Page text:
Start the cut as far as the bottom corners* then scratch the line to help prevent break-out. Put tape on it too.
*Or do I mean top face? I can't remember. I do know you'll get a ragged cut one side if not careful.
A picture is always the ideal for this sort of advice. A catalogue number for the door at least. You are going to have a miserable time if the door jamb is not perfectly flat.
If that happens you will have to adjust the frame not the door.
Belly it out with wedges after removing an architrave, to stop the doors meeting on the opposite sides (Separate the far edge.)
Take wedges out and screw the frame's leg home a bit more if the far edge wants closing. It isn't difficult but can be fiddly.
Door handles. You will need inserts for them and the locks. Put them in the doors before the closing slips go in. They'll need to be the same width of course but can be as deep as you think you need.
Good luck.
Add pictures here
✖
<% if( /^image/.test(type) ){ %>
<% } %>
<%-name%>
Add image file
Upload

it is

yes if you cut it along the middle of a structural / framing crosspiece. So some doors yes, some no. Exterior doors have thicker centre crosspieces, which would give a more symmetrical look post-cut.

i assume you mean across rather than down?

plane
you need the door lying down. Usea sawboard with the circular saw - dont even think about doing it with a jigsaw.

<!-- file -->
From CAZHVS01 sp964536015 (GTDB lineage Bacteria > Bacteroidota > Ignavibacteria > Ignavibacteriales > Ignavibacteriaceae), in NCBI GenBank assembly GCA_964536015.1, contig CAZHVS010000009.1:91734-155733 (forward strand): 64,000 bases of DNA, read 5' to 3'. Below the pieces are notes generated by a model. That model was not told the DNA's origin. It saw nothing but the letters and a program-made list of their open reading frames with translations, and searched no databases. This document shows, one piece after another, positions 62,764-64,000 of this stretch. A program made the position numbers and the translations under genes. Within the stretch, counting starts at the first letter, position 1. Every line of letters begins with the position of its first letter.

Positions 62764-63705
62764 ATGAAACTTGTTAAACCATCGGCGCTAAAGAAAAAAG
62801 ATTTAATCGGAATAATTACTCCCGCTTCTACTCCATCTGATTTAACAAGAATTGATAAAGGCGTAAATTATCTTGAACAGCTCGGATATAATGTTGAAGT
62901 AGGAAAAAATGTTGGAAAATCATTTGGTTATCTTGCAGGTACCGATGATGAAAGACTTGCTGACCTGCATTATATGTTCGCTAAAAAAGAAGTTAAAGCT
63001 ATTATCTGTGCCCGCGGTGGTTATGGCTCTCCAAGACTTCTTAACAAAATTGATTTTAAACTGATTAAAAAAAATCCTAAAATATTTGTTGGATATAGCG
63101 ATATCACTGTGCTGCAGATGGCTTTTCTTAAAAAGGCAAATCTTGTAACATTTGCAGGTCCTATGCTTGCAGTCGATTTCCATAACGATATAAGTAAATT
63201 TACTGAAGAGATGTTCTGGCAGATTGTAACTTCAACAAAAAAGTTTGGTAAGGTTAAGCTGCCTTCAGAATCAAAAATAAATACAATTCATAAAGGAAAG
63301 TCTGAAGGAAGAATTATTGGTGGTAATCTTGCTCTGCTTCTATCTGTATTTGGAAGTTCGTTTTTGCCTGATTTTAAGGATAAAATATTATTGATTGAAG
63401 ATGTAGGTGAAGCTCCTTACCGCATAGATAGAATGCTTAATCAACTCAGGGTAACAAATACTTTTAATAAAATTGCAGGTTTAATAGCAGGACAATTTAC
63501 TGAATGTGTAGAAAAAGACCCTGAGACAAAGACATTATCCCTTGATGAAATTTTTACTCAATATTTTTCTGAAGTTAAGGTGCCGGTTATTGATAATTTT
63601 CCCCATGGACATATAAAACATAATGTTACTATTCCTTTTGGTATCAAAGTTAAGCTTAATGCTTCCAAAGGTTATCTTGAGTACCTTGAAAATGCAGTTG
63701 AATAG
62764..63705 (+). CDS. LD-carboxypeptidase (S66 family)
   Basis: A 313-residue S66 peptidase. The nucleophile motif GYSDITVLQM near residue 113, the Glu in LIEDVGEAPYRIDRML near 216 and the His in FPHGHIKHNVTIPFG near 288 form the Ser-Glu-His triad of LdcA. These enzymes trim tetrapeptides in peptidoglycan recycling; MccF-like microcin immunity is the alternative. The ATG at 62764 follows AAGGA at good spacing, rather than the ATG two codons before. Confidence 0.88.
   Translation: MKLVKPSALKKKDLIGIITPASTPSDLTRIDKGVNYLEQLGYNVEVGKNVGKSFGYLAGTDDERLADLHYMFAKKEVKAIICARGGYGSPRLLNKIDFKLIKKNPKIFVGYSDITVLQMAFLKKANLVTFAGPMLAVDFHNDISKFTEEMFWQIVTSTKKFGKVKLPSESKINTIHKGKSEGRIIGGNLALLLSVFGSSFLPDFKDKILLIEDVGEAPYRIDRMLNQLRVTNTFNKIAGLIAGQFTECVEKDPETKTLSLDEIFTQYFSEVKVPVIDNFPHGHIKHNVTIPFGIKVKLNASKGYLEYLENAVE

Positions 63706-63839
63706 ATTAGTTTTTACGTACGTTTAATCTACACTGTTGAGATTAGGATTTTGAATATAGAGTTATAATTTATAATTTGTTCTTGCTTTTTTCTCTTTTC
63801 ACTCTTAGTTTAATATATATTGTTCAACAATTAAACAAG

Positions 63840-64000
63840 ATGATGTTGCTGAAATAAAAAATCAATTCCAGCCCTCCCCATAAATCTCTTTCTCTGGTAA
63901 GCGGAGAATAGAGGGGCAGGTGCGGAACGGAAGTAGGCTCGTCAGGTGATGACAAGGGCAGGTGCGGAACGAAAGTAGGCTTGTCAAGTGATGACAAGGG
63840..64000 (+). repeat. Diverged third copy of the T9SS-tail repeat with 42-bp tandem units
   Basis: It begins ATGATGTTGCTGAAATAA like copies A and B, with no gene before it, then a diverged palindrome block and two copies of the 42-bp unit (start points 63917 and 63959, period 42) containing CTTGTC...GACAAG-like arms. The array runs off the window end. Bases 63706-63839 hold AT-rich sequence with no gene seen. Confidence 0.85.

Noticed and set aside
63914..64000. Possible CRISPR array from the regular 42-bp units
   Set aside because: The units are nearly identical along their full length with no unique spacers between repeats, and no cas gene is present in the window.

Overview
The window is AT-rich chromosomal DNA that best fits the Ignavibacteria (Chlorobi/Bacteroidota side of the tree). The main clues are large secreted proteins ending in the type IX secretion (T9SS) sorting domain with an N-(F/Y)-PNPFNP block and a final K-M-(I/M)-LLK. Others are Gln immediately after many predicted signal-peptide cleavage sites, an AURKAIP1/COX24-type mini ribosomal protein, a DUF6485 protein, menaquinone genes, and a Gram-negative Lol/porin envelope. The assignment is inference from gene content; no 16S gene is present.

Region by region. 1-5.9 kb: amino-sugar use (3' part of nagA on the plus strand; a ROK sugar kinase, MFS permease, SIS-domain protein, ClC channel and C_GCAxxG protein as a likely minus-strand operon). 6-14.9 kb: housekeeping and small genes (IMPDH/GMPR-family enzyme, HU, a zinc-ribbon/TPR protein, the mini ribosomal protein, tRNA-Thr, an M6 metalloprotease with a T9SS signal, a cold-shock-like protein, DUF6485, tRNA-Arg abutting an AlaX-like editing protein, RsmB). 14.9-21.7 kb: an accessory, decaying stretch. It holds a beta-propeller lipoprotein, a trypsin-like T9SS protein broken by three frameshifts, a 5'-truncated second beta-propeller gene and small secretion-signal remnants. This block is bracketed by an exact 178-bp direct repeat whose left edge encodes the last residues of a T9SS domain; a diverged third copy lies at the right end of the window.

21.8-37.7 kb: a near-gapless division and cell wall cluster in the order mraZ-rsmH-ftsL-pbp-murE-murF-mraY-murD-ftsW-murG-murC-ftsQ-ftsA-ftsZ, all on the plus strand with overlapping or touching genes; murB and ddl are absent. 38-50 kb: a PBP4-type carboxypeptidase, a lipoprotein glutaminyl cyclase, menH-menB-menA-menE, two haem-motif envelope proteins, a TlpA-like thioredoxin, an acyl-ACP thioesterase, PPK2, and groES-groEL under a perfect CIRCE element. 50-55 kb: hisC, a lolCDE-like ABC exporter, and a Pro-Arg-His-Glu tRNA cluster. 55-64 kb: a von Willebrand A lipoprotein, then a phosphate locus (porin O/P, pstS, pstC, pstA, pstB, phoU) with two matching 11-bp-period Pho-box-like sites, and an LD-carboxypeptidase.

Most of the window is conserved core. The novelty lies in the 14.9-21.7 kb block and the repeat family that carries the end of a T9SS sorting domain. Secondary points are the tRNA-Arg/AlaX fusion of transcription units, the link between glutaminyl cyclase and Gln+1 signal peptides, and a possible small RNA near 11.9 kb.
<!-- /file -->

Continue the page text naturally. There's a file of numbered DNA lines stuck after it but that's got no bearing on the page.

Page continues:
yes and yes. Decent interior doors are a frame with thin infill panels. The frame gives the strength, so you're cutting one figure of 8 frame into 2 rectangular frames. Hollow sapele doors are another matter, I wouldnt bother trying to cut those in 2.

NT
Add pictures here
✖
<% if( /^image/.test(type) ){ %>
<% } %>
<%-name%>
Add image file
Upload

I have done exactly that. It worked perfectly.
Someone mentioned fitting a small shelf to the lower half - did that too and it was very useful.
Walt
Add pictures here
✖
<% if( /^image/.test(type) ){ %>
<% } %>
<%-name%>
Add image file
Upload

Site Timeline

HomeOwnersHub.com is a website for homeowners and building and maintenance pros. It is not affiliated with any of the manufacturers or service providers discussed here. All logos and trade names are the property of their respective owners.